Things You'll Need
Church pew, 72 inches
4 Bar clamps 24 inches
Carpenter's protractor (angle finder)
Two 2-by-4,s, 32 inches
Four 2-by-4's 12 inches
Drill bit, 3/16 inch
24 wood screws 3 inches
Wooden church pews are built to last a lifetime. Occasionally, churches renovate and sell their old pews to the public. Church pews can sometimes be found at auctions, online or even in yard sales. Most church pews are 72 to 120-inches in length. The length prohibits use in homes, but you can take them apart and miter them to fit into corners in your home, creating a breakfast nook.
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Tip the pew over seat face down on the sawhorses. The supports of the pew should be sticking straight up in the air. Place one clamp under each sawhorse clamping the seat to the saw horses. Remove all the screws from everything. Remove the supports and the pew back.
Set the skill saw at 90-degrees and adjust the depth of the blade to cut through the seat.There is a 15 degree angle on the back of the seat where the back screws onto the seat. Turn on the saw and trim along the back of the seat trimming the angle off the back of the seat bringing it into square.
Measure to the center of the seat lengthwise on the back. Set the protractor at 45-degrees. Starting from the center point, draw a line to the left, flip the protractor over, and draw a line to the right. These are the miter cut lines; one line should angle left towards the front, one line should angle right to the front from the center point on the back.
Starting from the back of the seat, cut along the lines, cutting the pew in half with the skill saw. Hold onto the triangular shaped cut-off piece so it does not fall and hit your foot.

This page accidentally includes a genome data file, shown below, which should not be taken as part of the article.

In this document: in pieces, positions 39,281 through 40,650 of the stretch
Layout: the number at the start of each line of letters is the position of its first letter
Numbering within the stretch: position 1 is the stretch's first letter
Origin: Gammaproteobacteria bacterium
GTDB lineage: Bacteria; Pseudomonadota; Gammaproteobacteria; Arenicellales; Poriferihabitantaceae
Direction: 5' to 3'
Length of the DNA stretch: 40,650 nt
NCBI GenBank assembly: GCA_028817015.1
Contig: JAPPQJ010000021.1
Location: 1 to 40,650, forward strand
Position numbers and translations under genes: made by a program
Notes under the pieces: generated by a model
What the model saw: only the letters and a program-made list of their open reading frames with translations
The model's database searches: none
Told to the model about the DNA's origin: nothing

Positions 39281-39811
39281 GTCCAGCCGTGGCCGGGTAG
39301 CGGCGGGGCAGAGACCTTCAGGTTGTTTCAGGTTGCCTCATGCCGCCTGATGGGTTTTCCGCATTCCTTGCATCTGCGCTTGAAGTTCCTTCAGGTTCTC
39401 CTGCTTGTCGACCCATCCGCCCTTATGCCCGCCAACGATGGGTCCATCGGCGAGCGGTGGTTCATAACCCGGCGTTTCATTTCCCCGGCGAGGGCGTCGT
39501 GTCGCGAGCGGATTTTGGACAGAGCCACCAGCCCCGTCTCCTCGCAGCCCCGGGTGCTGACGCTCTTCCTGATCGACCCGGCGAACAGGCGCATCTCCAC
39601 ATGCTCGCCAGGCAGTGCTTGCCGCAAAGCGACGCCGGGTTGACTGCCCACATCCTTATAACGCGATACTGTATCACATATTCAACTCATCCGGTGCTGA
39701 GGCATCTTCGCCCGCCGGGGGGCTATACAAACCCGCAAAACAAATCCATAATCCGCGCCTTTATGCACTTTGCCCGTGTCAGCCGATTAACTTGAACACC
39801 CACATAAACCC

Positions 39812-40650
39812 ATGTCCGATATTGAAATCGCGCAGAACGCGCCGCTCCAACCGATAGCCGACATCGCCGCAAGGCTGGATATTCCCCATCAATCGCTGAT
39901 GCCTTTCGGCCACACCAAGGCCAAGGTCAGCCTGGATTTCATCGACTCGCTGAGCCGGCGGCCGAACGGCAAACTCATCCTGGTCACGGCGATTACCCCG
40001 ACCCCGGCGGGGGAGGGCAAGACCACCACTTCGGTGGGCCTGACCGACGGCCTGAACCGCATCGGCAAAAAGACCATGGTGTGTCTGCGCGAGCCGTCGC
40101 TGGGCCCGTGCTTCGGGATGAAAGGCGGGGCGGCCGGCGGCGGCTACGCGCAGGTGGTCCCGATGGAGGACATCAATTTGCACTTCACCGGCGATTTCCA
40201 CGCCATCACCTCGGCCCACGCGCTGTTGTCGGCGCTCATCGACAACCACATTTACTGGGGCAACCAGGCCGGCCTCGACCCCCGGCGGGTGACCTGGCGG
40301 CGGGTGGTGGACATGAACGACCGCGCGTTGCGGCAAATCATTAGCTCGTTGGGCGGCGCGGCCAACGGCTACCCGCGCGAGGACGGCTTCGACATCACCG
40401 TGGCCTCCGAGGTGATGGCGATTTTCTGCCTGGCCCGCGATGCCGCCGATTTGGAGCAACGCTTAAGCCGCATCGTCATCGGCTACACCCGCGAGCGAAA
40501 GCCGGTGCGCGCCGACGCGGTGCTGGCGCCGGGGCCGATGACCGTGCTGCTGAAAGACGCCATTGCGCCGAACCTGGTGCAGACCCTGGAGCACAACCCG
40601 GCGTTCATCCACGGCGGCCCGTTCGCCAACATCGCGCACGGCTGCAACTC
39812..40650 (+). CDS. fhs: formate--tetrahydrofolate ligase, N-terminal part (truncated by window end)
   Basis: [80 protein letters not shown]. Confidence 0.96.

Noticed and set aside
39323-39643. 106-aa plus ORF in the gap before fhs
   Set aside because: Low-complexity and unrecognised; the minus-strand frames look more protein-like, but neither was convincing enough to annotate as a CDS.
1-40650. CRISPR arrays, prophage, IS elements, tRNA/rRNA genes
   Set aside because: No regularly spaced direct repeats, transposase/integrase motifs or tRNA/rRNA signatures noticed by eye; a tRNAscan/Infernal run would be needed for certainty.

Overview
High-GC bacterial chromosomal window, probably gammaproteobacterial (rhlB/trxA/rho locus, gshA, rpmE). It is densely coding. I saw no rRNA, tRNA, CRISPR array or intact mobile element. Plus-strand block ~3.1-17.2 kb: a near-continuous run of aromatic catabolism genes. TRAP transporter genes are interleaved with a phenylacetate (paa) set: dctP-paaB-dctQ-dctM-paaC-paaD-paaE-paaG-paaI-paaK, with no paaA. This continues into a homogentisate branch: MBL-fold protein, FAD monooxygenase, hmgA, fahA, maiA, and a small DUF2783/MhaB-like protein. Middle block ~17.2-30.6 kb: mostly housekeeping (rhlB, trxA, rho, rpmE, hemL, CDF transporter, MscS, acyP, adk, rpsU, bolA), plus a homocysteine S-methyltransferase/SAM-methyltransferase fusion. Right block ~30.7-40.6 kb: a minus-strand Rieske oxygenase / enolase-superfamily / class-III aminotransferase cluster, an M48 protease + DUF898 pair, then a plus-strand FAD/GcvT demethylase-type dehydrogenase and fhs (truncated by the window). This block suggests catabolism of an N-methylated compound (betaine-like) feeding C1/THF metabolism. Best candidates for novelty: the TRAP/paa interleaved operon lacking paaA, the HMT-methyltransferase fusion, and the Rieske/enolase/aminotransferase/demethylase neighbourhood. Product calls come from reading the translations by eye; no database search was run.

Remove all the clamps and set the seats on the floor. Set the skill saw blade to 45-degrees. Set the protractor at 90 degrees. Place the back of the pew on the saw horses. Measure to the exact center, draw a line with the protractor and cut the back directly in half. Turn the piece of the back around with the reverse 45 degree angle, and trim the 45 degree angle on this piece. Sawing from the opposite direction cuts the corresponding angle on the reverse angle, allowing the pieces to fit together.
Flush the backs to the seats and screw the backs onto the seats. You now have two mitered sections.
Measure the center support to get the height, and then screw the 12-inch 2-by-4 cleats to both end supports at the same height. Screw a 12-inch 2-by-4 cleat to the top of each side of the center support.
Using the same height measurement of center support and the cleats on the end supports, screw the 32- inch 2-by-4's horizontally to the corners of the wall at the same height.
Slide the mitered pew ends together on top of the 2-by-4's; the mitered ends should come together in the corner.
Trim the top off the center support and slide it underneath the mitered seat joint. Screw through the back on the left and right side into the wall to secure the breakfast nook to the wall. Lie down under the pew and finish by pre-drilling at a slight angle, then screw the cleats into the bottom of the seat.
Screw the supports to the floor through pre-existing anchor holes.
Dry fit the pew nook before final assembly. Make adjustments with the skill saw to get perfect joints where necessary. Sand the edges where the skill saw cut through the pew seat.
Always wear safety glasses when working with wood.